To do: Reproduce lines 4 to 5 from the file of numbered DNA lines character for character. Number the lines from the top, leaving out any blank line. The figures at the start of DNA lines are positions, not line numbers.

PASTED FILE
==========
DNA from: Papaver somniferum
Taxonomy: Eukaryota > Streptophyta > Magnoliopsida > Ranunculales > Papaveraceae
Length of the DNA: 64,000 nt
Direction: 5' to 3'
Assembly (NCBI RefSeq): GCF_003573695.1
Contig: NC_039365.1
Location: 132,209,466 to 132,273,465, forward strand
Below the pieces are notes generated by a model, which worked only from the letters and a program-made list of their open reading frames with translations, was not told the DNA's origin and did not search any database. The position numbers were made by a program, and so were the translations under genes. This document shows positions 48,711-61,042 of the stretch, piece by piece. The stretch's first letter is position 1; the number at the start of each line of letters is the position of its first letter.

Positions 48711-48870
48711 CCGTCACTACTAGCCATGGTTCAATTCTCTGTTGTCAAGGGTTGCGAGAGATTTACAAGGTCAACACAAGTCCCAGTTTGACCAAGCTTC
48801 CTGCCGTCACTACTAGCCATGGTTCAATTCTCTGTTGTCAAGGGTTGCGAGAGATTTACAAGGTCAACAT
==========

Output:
Direction: 5' to 3'
Assembly (NCBI RefSeq): GCF_003573695.1